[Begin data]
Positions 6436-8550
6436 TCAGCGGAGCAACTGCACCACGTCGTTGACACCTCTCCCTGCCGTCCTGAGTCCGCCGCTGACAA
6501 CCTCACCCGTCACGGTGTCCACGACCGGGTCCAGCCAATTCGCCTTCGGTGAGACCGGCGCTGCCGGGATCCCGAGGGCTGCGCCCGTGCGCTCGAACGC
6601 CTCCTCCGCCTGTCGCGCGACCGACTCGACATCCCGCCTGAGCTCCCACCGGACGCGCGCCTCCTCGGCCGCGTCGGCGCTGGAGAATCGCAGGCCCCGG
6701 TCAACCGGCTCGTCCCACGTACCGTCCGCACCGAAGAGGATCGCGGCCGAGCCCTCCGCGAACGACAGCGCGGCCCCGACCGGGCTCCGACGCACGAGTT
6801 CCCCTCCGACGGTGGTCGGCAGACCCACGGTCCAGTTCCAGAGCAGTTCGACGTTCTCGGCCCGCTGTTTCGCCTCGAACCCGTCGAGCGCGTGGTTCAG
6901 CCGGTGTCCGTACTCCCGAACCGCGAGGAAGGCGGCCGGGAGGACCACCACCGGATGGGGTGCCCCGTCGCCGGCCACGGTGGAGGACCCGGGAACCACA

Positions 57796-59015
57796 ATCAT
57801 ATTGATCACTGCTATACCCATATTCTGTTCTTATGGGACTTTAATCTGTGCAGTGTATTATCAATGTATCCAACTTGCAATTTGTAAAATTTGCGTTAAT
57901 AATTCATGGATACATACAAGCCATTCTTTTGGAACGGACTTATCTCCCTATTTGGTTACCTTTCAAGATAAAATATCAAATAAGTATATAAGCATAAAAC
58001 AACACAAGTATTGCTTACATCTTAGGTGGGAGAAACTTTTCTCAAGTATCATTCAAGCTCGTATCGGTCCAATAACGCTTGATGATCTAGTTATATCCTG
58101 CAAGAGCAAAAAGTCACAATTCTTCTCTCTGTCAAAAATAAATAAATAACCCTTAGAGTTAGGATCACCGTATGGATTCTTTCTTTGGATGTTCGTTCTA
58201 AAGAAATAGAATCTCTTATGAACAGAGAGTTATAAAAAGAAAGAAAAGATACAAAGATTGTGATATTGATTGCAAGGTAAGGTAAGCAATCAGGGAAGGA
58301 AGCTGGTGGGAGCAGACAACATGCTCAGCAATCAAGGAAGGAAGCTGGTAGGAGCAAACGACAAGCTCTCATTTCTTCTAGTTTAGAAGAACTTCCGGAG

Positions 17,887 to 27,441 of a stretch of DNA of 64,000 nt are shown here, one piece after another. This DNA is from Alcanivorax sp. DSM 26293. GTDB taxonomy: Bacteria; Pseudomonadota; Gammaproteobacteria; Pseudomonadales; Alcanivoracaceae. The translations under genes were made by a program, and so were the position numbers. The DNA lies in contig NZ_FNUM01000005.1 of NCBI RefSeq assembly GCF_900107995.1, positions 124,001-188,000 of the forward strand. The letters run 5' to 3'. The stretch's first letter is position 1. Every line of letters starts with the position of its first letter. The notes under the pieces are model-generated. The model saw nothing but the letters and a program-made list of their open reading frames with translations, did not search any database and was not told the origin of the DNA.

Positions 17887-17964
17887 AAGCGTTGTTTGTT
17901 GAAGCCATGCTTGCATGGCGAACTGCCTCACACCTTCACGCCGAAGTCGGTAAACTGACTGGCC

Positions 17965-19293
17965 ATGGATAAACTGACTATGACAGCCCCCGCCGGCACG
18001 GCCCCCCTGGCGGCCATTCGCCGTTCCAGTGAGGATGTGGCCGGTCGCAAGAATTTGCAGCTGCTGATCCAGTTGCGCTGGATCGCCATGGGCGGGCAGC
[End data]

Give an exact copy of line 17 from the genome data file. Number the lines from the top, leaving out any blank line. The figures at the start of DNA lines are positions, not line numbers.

Positions 17887-17964